Early last year, we highlighted new Rare Earth exploration efforts in Saxony, Germany, where a newly formed company called Seltene Erden Storkwitz AG was slated to kick off drilling operations in the East German state. They did kick off, and the long-suspected occurrence of Rare Earths in the area has now been confirmed by a [...]
  • New year, new players in the REE game?

    In an ongoing reaction to China’s restrictive mineral policies, countries are expanding their efforts to look for alternative supplies of sought-after commodities. Case in point is Japan, which in recent months has inked cooperative agreements with a number of other nations including India and Vietnam. Its most recent effort is focused on what is better [...]
  • The OPEC of Rare Earths – China’s Resource Stranglehold and its National Security Implications

    In his latest column for Real Clear World, American Resources Principal Daniel McGroarty zeros in on China’s dominance of the Rare Earths market. Invoking lopsided production numbers – in spite of international efforts to develop Rare Earths outside of China, China’s supply monopoly still hovers at 95 percent – McGroarty likens China’s REE control to [...]
  • New Year’s Resolutions for U.S. Policymakers (Part 2)

    Below is part two of American Resources’ three-part 2012 retrospective. Check out part one here. Traditionally, the New Year is the time when people reflect on the past twelve months and formulate resolutions for the months ahead. As the first hours of 2013 have been dominated by the drama the Fiscal Cliff, our Federal lawmakers [...]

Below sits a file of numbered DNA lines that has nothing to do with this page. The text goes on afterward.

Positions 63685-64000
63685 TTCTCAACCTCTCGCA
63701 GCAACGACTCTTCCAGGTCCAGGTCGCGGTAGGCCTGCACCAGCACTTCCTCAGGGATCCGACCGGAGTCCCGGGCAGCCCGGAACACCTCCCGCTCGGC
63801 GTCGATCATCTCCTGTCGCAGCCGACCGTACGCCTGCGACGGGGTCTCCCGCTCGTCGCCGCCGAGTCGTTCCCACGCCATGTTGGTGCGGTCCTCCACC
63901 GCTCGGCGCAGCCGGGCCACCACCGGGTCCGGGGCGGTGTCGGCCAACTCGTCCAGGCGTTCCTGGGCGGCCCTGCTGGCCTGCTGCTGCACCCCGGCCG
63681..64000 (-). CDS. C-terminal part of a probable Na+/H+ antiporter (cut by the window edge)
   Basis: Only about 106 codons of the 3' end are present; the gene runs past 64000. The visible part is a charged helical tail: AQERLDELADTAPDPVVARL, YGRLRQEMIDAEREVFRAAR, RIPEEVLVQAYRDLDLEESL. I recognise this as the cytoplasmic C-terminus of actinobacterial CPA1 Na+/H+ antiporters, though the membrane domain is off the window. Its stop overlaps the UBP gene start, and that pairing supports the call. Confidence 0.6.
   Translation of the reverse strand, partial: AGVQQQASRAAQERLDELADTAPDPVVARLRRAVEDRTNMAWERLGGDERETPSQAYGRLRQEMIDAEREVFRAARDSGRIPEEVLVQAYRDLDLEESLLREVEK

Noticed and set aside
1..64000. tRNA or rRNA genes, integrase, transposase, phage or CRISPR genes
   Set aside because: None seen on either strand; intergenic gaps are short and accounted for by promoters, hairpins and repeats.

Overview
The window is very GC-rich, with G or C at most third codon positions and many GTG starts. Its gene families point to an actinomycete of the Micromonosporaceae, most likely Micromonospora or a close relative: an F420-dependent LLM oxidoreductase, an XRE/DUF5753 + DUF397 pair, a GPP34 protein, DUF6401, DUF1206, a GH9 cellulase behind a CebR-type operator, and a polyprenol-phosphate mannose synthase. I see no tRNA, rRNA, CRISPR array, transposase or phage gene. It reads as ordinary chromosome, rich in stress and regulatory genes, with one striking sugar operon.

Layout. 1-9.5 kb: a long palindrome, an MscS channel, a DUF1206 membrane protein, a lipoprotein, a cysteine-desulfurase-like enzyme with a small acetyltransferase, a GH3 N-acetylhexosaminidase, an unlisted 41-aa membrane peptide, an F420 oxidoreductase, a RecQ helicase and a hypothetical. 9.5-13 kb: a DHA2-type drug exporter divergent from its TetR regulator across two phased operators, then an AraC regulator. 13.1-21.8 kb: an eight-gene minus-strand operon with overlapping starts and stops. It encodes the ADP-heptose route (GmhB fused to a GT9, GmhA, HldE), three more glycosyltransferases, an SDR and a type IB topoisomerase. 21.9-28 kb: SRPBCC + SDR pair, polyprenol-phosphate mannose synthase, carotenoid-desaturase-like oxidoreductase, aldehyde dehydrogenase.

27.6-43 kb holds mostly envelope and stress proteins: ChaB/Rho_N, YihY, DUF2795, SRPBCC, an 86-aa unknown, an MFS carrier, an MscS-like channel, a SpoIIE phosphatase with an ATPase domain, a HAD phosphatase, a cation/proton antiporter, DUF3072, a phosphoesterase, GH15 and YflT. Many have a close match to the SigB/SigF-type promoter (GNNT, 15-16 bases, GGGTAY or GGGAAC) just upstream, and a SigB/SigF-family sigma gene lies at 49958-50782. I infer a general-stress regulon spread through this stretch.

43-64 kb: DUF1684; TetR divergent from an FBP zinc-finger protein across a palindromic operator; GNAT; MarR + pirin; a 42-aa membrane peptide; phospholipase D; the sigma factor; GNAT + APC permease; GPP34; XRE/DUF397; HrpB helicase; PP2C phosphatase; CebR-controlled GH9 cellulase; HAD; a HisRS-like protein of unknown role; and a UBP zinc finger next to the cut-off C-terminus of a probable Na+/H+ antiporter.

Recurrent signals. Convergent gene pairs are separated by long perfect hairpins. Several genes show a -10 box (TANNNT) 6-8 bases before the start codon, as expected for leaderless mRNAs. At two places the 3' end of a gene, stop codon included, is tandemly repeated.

• German government agency emphasizes domestic resources

    In its Energy Study 2012, the German Mineral Resources Agency (DERA) emphasizes the importance of using domestic raw materials against the backdrop of increased price volatility and supply risk. As summarized by the German daily Handelsblatt, the agency’s core message is as follows (rough translation): Supply shortages are likely to occur not due to due [...]
  • Terminology matters – Clearing up the REE confusion

    As they are a hot commodity right now, talking about Rare Earths Elements is en vogue these days. As fascinating as they are, the terminology associated with this group of minerals composed of the fifteen lanthanoid elements plus Scandium and Yttrium remains confusing to many. To clarify things, American Resources expert and Technology Metals Research [...]
  • The “cultural necessity” of Rare Earths

    This week, the San Francisco Chronicle zeroed in on Rare Earths. Pointing to the “cultural necessity” of REEs – columnist Brooks Mencher calls them “as critical to the Age of Technology as cement and steel were to the Age of Industry” – the article discusses the relevance of Rare Earths against the backdrop of China’s [...]
  • Tungsten and Fluorspar – strategic implications of mineral resource supply issues stretch beyond REEs

    You wouldn’t necessarily expect to find Tungsten and Fluorspar mentioned in the same sentence as “Rare Earth Metals.” With its traditional applications in ballistics, the former is historically known as a “war metal,” while the latter has been an important component for chemical applications. And in spite of the fact that Tungsten makes the top [...]